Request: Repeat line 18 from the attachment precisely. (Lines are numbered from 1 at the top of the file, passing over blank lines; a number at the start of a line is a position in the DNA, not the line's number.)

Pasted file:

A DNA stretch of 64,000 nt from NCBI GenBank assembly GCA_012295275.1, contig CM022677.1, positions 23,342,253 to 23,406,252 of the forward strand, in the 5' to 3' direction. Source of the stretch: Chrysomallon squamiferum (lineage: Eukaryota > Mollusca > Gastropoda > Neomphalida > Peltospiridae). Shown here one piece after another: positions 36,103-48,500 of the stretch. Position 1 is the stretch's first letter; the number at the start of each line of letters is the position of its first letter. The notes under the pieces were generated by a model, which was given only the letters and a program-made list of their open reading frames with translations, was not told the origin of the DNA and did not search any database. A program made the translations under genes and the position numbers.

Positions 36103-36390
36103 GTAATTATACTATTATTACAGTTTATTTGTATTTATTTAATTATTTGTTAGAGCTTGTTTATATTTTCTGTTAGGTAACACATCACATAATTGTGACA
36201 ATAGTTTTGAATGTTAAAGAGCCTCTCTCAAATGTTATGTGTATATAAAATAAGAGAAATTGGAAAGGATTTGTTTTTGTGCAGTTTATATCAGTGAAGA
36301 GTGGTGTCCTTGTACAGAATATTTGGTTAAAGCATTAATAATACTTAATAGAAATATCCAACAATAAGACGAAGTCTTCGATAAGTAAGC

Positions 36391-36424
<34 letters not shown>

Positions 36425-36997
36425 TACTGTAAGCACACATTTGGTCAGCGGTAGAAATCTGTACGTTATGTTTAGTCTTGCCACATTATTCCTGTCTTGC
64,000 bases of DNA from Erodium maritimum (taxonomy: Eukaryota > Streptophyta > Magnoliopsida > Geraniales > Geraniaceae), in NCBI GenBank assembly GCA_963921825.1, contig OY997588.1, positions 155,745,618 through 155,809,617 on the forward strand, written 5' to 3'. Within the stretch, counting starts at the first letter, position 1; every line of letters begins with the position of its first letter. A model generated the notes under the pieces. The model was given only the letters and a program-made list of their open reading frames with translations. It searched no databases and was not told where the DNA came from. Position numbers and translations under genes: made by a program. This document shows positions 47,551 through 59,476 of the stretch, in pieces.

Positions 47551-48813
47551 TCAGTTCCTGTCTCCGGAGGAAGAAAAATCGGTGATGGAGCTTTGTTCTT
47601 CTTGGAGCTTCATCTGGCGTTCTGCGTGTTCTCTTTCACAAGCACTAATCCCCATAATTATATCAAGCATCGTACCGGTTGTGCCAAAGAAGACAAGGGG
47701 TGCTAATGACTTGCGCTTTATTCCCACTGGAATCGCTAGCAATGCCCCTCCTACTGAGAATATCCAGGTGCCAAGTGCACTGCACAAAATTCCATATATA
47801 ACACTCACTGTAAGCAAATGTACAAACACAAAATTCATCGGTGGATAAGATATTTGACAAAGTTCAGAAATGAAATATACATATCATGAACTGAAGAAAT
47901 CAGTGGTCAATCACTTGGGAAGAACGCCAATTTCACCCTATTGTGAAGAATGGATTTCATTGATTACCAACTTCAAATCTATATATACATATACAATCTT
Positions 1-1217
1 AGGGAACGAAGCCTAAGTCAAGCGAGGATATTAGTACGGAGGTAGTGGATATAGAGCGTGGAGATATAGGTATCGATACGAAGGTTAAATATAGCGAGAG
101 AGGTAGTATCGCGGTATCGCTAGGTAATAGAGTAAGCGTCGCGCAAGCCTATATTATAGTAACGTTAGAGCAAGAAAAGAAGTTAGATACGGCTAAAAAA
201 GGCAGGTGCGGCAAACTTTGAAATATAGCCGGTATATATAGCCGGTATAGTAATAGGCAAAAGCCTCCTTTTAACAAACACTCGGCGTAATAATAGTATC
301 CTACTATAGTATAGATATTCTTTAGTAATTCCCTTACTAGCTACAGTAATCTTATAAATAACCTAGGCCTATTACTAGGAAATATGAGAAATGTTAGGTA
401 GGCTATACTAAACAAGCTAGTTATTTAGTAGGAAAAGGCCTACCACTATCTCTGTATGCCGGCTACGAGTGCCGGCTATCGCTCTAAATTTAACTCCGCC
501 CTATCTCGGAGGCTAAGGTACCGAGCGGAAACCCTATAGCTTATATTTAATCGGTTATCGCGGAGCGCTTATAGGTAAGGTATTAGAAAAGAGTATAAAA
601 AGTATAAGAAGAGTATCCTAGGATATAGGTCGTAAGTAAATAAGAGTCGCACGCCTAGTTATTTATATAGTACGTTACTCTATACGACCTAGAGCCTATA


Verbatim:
1 AGGGAACGAAGCCTAAGTCAAGCGAGGATATTAGTACGGAGGTAGTGGATATAGAGCGTGGAGATATAGGTATCGATACGAAGGTTAAATATAGCGAGAG